SINGAPORE - Three athletes who helped Singapore make its mark at the pinnacle of sport were inducted into the Sport Hall of Fame on Tuesday (Aug 8) morning, becoming the latest members of an exclusive club made up of the nation's sporting best.
Surrounded by predecessors and peers, Olympic champion Joseph Schooling and Paralympic medallists Laurentia Tan and Theresa Goh were honoured at the Singapore Sports Museum. Minister for Culture, Community and Youth Grace Fu was the guest of honour.
The three athletes are among the most recognisable in local sport, having accomplished what few - if any - have done in their respective sports.
Schooling, 22, won the Republic's first Olympic gold at the Rio Games last year, taking the 100m butterfly title in an Olympic record of 50.39 seconds. He also has two bronze medals from the World Championships, one of them earned just late last month in Budapest.
Para-equestrienne Tan has four Paralympic medals (three bronzes, one silver) from the 2008 and 2012 Games. She was Singapore's first Paralympic medallist, as well as Asia's first Paralympic equestrian medallist.
The 38-year-old, who was born with cerebral palsy and is also deaf, is a three-time Paralympian, competing in Rio last year despite a nasty fall that left her bedridden for eight weeks before the Paralympics.
Para-swimmer Goh, the torch bearer for disability sport in Singapore for many years, won a bronze in the SB4 100m breaststroke in Rio last year. The 30-year-old, born with spina bifida, stood out for persevering, finally making the podium at her fourth Paralympics.
Ms Fu said: "I would like to congratulate Joseph, Laurentia and Theresa for their outstanding sporting achievements.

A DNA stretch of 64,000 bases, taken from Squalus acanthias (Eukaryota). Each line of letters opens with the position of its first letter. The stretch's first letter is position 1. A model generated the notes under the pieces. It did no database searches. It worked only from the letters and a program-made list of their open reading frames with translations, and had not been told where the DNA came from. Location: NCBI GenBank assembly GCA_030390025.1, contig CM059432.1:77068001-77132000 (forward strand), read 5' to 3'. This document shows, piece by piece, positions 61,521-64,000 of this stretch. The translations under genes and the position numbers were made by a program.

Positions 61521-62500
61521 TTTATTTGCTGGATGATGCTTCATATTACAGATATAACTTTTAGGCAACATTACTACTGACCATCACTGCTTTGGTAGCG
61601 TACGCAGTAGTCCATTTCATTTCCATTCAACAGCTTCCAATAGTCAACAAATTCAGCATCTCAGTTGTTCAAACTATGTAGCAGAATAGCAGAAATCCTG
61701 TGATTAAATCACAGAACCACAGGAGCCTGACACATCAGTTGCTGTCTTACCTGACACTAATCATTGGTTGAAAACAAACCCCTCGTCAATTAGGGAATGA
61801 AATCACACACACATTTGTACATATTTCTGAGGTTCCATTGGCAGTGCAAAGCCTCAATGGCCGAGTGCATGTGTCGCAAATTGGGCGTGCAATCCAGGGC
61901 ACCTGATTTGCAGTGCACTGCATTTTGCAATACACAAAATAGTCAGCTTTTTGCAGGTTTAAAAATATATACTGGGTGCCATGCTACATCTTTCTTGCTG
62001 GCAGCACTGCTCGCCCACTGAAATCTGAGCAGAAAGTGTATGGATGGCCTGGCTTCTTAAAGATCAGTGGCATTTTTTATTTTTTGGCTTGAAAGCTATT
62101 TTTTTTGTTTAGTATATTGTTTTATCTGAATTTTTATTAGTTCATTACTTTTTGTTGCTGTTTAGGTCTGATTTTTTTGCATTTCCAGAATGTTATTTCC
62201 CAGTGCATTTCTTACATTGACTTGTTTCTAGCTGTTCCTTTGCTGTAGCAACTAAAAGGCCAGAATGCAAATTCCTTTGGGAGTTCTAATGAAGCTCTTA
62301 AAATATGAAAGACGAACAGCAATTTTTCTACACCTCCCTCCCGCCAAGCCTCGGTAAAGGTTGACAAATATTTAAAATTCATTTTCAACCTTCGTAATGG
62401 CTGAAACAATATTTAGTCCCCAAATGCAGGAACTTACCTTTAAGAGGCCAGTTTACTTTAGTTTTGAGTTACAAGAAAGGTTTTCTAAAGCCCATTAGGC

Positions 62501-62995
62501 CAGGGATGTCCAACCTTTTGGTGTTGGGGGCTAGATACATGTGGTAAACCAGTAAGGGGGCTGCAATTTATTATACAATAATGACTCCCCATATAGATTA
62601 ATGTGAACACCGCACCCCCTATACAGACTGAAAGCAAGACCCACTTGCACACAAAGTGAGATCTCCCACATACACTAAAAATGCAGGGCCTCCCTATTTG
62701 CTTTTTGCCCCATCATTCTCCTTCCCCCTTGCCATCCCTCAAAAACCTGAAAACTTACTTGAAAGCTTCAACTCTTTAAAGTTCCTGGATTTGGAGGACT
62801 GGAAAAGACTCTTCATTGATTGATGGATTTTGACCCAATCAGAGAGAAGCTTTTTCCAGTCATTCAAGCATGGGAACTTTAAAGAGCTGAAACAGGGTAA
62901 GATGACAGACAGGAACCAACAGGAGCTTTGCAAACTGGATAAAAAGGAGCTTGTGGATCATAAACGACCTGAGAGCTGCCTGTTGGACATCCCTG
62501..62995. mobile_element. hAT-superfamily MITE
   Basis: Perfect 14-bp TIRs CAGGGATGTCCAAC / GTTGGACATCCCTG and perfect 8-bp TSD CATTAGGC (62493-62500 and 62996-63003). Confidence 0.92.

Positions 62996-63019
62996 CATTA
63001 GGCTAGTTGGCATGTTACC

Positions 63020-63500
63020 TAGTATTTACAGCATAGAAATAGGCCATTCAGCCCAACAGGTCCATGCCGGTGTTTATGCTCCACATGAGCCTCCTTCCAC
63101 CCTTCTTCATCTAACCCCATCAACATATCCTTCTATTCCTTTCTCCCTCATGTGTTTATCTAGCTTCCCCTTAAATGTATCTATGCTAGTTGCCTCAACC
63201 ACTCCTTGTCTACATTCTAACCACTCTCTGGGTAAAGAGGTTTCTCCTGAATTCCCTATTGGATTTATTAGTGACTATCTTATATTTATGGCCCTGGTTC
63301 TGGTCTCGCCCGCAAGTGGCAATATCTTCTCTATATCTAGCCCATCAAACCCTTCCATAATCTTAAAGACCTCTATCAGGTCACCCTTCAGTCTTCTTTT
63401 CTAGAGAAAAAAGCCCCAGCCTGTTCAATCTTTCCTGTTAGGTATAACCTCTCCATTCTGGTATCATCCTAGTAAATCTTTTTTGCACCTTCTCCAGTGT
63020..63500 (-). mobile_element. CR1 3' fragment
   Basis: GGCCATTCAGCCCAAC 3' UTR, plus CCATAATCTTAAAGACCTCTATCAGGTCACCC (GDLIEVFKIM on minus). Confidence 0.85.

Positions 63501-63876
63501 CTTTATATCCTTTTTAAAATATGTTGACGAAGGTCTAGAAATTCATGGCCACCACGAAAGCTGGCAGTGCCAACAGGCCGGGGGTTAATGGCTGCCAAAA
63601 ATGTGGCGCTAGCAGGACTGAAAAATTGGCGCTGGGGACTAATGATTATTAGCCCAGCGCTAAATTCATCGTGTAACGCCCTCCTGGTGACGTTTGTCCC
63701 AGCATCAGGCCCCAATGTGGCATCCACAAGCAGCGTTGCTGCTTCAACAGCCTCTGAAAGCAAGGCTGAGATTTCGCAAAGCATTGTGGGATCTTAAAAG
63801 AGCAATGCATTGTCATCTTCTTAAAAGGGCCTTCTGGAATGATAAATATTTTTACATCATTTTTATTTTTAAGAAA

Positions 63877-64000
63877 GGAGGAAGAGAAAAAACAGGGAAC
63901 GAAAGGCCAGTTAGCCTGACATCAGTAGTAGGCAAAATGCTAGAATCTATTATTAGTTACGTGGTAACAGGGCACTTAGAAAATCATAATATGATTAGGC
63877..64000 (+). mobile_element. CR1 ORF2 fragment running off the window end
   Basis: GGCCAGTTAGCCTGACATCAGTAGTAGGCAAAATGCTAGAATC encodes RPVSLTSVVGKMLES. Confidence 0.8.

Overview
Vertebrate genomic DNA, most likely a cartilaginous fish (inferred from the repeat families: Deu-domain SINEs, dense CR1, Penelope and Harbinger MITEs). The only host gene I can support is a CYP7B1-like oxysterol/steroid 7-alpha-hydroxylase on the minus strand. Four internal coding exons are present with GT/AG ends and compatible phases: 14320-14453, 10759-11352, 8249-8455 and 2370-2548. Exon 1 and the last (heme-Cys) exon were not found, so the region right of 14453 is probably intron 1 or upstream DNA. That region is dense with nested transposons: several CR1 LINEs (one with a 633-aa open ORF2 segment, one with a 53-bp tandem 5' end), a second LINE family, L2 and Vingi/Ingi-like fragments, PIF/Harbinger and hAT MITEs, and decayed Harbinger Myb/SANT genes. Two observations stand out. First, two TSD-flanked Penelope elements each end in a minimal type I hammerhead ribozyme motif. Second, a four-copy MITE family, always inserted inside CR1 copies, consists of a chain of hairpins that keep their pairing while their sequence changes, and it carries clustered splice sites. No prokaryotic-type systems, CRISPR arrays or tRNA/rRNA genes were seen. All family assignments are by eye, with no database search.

"Through years of hard work, perseverance and commitment to excellence, their efforts have placed Singapore on the global sporting map.
"I am sure they will continue to make Singapore proud and inspire the next generation of athletes to strive for even greater heights."
Schooling noted: "This is not a recognition for my personal achievements but also for the unwavering support from my family, friends and coaches who have contributed to my sporting journey...
"I hope to be able to continue breaking new ground to keep the inspiration alive, to encourage the next generation to believe in dreaming big and making them a reality."
For Tan, being inducted into the Sport Hall of Fame carries great significance.
She told The Straits Times: "To know that my sports career and its legacy will forever be a part of Singapore's history… it is an amazing honour and very, very humbling. It is my love and passion for horse riding that I am here."
Tan, Goh and Yip Pin Xiu are the only para-athletes who are inductees into the Sport Hall of Fame. It is a number that Goh hopes will grow - and include even para-athletes who may not have won Paralympic medals.
She said: "It's a great honour, considering that there are only three para-athletes (in the Hall of Fame). But I think we could certainly do better."
A total of 52 athletes had been inducted before the trio, among them sailors Ben Tan, Naomi Tan, Joan Huang; sprinter C. Kunalan; table tennis players Feng Tianwei, Wang Yuegu and Li Jiawei; silat exponent Sheik Alau'ddin and para-swimmer Yip Pin Xiu.